|Chairman McGovern, Co-Chairman Rubio, and Members of the Commission,||麦克高文主席，鲁比奥联席主席，各位委员会成员|
|thank you for this hearing opportunity. It is an honor for me to stand in solidarity with the frontline activists. I want to thank the Commission members for their critical support for the Hong Kong people and leadership on the Hong Kong Human Rights and Democracy Act and the Protect Hong Kong Act.
|Over the past three months, the whole world has witnessed a historic David and Goliath standoff. Against all odds, the Hong Kong people are standing up to the powerful, authoritarian regime in Beijing. In this historic battle, they are not only fighting for the democratic future of 7.4 million Hong Kong people, but they also holding the regional and global frontline on preserving human dignity and rights for all people.
|The past “summer of discontent” is in fact part of years of ongoing resistance by Hong Kong people against Beijing’s encroachment on Hong Kong’s autonomy, rights, and freedoms. This peaceful resistance has included mass demonstrations against the proposed Article 23 security legislation (2003), against official brainwashing of the so-called patriotic education (2012), and against the gutting of promises of genuine universal suffrage (2014). After the clearance of the Occupy Central sites in December 2014, democracy activists left a promise inscribed on the concrete sidewalks – We will return. They have kept that promise.
||香港人多年来一直反对北京侵犯香港自治、权利和自由，而这个「躁动的夏天」实际上是这场抵抗运动的一部分。这种和平抵抗包括反对拟议的第23条安全立法（2003年）的大规模示威活动；反对官方洗脑的所谓爱国主义教育（2012年）；以及反对北京不守承诺，扼杀实现真普选（2014年）。在2014年12月占领中环结束时，民主人士们在人行道上刻下了一句承诺 - 我们会再归来。他们信守了这一承诺。
|Instead of Beijing’s hoped for movement fatigue, the protests are moving into the 15th week pressing for now five non-negotiable demands, supported by unflagging solidarity and broad participation of diverse sectors of Hong Kong society. The out-of-control lawless actions of the Hong Kong police have only provided mobilization fuel for Hong Kong people to “add oil.”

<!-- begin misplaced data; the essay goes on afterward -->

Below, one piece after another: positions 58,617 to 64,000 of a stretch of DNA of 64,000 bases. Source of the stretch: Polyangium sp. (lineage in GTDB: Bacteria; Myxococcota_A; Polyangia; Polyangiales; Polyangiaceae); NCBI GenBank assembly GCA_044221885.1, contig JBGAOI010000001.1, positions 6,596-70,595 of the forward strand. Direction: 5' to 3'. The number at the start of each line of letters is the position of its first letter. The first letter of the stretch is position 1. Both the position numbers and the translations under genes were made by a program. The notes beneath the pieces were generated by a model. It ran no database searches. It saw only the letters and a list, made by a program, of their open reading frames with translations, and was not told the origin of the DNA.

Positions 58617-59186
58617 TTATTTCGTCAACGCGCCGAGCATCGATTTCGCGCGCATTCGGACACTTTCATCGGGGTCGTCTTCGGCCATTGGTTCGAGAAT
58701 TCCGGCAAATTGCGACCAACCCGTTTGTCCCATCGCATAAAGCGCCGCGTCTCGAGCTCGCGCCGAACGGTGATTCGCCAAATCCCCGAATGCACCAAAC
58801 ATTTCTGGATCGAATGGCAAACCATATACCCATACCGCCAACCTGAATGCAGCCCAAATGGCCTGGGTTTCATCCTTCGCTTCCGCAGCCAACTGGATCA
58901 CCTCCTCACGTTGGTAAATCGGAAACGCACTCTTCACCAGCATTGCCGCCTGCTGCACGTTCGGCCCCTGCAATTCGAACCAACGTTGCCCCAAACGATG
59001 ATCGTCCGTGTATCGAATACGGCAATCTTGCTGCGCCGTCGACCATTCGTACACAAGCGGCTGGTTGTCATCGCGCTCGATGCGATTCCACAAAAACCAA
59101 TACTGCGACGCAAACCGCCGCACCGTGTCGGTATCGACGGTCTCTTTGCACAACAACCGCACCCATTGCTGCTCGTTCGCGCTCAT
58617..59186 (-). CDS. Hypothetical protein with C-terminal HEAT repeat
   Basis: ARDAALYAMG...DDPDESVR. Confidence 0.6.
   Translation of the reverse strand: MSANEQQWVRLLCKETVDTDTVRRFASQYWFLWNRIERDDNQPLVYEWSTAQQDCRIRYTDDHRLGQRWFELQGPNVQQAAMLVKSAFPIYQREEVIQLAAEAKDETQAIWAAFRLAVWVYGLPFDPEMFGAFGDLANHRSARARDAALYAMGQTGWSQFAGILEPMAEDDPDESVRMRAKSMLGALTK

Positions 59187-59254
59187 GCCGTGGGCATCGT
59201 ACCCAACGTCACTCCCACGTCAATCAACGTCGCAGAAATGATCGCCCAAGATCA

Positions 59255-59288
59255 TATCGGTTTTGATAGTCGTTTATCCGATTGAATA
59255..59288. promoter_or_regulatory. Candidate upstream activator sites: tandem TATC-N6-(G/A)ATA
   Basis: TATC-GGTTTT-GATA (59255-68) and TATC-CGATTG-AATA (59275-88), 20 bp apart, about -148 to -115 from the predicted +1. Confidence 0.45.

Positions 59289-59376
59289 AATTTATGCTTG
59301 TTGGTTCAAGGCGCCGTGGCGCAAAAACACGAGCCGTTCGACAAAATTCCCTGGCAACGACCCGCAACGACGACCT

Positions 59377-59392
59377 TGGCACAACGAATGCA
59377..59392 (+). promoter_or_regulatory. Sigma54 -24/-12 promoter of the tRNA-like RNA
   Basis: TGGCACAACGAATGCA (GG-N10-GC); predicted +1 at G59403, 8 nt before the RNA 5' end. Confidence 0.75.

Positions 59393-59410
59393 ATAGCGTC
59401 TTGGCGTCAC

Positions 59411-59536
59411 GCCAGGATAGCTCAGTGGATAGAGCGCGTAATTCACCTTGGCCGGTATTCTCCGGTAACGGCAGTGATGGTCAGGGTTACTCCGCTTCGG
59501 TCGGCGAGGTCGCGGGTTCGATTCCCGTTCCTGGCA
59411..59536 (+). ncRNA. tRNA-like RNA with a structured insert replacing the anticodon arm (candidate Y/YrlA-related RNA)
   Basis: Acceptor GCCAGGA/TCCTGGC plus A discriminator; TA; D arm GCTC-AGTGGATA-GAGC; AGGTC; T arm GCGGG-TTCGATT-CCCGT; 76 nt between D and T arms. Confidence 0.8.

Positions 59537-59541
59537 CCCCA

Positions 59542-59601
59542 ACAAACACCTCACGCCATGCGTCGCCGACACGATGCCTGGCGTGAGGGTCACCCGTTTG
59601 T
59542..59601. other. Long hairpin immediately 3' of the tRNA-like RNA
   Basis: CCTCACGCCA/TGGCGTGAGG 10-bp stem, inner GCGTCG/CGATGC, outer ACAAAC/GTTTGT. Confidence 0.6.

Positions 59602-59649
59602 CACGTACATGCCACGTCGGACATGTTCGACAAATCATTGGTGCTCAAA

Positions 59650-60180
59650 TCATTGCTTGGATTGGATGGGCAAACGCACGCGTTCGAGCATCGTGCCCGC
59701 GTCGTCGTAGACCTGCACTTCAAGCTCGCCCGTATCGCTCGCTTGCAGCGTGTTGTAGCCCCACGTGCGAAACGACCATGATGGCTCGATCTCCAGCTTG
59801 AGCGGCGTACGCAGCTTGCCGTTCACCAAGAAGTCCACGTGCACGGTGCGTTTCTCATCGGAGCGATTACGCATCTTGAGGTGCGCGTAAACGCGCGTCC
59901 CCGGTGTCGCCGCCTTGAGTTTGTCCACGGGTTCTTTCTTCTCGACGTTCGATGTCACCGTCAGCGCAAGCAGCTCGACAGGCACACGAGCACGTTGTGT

|As Chairman Mao said: “Whereever there is suppression, there will be resistance!”
The Communist Party of China leadership understands and fears this, as highlighted by Xi Jinping’s ramped up invocation of Cultural Revolution “struggle” (douzheng 斗争) terminology.
|What actions can the international community and, specifically the U.S. government, take to further support Hong Kong people in what will clearly be a long struggle?
|We need to first address the tensions that were baked into the One Country, Two Systems framework, perhaps making One Country into One System an inevitable outcome. Taiwan’s President Tsai Ing-wen’s takeaway from the current political crisis in Hong Kong hits the nail on the head—not only is One Country, Two Systems not a viable model for Taiwan, but the Hong Kong example proves that dictatorship and democracy cannot co-exist.
|Rule of law and why it matters||法治及其重要性|
|An independent functioning rule of law is essential to protecting rights and preserving Hong Kong’s promised autonomy. However, glaring rule of law deficits in the mainland “rule the country by law” approach (aside from the obvious fact it is not a rule of law) have implications for Hong Kong’s rule of law.
|• First, the mainland Chinese state Constitution and numerous high-level policy pronouncements legitimize the principle that subordinates law to the leadership of the Party. Anyone who challenges or is perceived to challenge the Party’s leadership or disagrees with its policies or criticizes “Xi Jinping Thought on Socialism with Chinese Characteristics for a New Era” (now also enshrined in the state Constitution) runs the risk of criminal prosecution, including for inciting subversion or subversion of state power that carry potential heavy prison sentences. The reintroduction of Article 23 security legislation in Hong Kong will inevitably carry the imprints of the Party’s concept of national security.
|Notwithstanding the fact that independence is clearly not one of the five demands of the protests, Beijing’s invocation of terrorism, splittism, and separatism (China’s “three evils’ approach”) is also building a foundation for the reintroduction of Article 23 security legislation.